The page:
I worked in sections spreading the grout with my float. Every 15 minutes or so, I would go back over the grouted sections first with the wet felt pad, then with a dampened sponge. I wiped in a circular motion. You have to do this just firmly enough to remove the excess grout but not too firmly that you are wiping out grout you want to stay. I still have to go back and touch up a few spots that I must have wiped too aggressively.

wiping groutAfter everything was wiped clean, I went in with my caulk gun and caulked up the corner joints and the space between the counter and the first row of tile. We used silicone caulk since you want to waterproof where your tile meets the counter. I filled in the gap with my caulk gun, then ran my finger and a little water along the line. Manicures? No sorry, I’m renovating my kitchen. Any excess caulk I wiped up with a damp rag. Since our counter is white, the white caulk completely blends in and wiped up beautifully. 

caulkingWhen caulking around the window and near the walls, I first taped off the tile with painters tape, then again used my finger and a little water to smoosh (?) the caulk in. When I took the tape off I only had to wipe the tile off a little bit.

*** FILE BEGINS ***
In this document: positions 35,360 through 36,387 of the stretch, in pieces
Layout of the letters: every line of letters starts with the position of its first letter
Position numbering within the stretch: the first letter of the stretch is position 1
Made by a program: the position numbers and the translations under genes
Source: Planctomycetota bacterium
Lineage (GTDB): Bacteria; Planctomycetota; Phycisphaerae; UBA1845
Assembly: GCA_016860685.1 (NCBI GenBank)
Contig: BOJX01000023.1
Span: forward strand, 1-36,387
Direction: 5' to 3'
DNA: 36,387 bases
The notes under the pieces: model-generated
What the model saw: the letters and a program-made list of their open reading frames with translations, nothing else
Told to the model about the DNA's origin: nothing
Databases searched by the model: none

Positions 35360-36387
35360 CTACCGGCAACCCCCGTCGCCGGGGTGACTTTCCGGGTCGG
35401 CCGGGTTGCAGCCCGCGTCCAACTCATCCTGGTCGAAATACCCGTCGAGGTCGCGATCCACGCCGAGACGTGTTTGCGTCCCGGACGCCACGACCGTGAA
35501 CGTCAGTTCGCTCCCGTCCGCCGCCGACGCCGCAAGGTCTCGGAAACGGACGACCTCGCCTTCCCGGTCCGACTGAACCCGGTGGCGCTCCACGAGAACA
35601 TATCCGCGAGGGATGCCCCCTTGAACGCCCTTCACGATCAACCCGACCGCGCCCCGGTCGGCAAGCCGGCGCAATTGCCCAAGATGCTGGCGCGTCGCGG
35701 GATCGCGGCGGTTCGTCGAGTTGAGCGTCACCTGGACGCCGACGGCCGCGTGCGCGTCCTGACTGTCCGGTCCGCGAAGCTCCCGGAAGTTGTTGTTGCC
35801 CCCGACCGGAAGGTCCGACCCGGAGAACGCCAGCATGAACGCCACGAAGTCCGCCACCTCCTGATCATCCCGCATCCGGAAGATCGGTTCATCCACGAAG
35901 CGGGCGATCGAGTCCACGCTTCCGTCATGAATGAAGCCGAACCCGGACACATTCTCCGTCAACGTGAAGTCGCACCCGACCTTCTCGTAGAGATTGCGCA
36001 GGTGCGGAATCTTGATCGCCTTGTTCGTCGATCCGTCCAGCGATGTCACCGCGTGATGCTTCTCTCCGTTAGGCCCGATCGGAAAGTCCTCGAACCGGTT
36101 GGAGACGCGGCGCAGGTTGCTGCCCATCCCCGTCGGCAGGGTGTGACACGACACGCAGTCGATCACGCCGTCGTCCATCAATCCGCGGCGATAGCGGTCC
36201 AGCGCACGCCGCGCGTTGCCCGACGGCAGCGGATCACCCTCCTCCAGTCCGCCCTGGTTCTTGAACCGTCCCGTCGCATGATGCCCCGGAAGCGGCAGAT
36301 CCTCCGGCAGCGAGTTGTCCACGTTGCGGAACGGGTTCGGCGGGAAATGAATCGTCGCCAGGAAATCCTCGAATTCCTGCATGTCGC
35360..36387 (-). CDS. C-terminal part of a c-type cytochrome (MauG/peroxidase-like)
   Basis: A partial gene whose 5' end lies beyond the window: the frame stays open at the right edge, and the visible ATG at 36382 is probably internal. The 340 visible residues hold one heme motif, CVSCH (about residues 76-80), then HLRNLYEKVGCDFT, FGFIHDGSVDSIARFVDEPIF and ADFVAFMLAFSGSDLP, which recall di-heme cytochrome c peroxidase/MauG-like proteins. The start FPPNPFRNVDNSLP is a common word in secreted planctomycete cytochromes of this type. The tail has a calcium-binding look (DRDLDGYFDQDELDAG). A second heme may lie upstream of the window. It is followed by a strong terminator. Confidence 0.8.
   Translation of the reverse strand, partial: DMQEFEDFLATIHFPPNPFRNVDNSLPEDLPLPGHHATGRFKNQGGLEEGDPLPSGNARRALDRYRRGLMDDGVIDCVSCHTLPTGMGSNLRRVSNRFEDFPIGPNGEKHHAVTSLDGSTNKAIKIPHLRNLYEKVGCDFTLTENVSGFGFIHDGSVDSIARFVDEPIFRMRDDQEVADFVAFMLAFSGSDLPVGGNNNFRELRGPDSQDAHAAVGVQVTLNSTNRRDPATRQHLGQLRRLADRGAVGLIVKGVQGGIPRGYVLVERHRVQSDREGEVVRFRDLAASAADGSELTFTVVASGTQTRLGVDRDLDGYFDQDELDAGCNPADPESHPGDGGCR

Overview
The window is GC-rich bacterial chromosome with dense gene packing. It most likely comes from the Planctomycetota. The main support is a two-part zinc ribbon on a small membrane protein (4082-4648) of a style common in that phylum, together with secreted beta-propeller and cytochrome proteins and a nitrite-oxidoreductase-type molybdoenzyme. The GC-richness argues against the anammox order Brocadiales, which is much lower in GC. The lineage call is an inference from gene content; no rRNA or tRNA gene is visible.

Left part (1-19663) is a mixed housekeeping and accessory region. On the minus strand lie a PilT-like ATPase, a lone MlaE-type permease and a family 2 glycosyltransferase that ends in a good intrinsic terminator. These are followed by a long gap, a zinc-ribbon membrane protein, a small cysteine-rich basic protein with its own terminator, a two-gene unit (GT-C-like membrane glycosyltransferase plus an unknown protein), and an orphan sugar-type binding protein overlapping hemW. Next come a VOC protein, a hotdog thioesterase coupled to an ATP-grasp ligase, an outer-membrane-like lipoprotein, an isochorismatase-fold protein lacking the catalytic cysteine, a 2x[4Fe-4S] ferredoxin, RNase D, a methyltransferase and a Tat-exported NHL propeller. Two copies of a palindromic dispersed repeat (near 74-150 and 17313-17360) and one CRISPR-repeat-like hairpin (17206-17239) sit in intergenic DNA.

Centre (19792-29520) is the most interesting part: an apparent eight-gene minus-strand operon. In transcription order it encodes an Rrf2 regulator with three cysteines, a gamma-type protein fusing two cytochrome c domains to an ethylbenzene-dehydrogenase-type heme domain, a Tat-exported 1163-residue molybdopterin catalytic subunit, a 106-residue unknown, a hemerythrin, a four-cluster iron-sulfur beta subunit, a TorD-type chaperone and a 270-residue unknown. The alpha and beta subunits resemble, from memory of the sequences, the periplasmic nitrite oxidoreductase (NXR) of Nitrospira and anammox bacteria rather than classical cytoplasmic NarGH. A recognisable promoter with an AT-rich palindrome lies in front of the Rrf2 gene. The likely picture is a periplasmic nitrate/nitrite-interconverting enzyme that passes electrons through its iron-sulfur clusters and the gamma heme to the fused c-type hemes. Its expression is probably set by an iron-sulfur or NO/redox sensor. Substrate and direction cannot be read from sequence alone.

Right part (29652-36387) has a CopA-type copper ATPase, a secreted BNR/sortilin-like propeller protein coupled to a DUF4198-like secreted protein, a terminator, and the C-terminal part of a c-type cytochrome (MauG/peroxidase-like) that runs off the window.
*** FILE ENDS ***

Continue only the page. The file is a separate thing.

Window GroutEven though the instructions on the grout say that any grout haze could be easily wiped off the following day, we found this to be a blatant lie not true in our case. A week after I grouted (I had flown out for work and this possibly could have been why we had such trouble cleaning the grout haze, but who knows) we followed the instructions on the Stainmaster grout haze remover and then buffed the tile with Mr. Clean Magic Erasers. You can see in the above right photo an area where I need to go back and touch up the grout because too much got wiped away. What can I say I’m a violent cleaner.

I shared this image in my post about laying the tile, but here it is again so you can see how well the tile cleaned up after using the grout hazer remover. SO EXCITING.

Finished Backsplash Tile

Just for funsies (and because I like before and afters) here is a comparison from the day we bought the house to now.

Kitchen before and after

The total for this project ended up being $635.82. Money well spent in my book! I would love to get a realtor in as the house continues to progress to see how much value we are adding with these updates. Not that we plan on moving any time soon, but I would be curious to see what the return on our investment is.

Even though I’ve been sharing the prices as we’ve gone along between this post and the post about installing the glass tile, here is a concise breakdown (some totals are guesstimations based on what I can remember):

  • Tile $348.95
  • Wet Saw $89
  • Mussel Bound Adhesive Tile Mat (2 @ 27.98) = $55.96
  • Brown paper and tape $10
  • Grout spacers $5
  • Silicone Caulk (2 @ $6.28) = $12.56
  • Grout $69.95
  • Sponges $10.48
  • Rags $6.98
  • Grout Haze Remove $11.48
  • Mr. Clean Magic Erasers $5.48
  • Grout float $9.98

Until next time! Have a wonderful Holiday Season!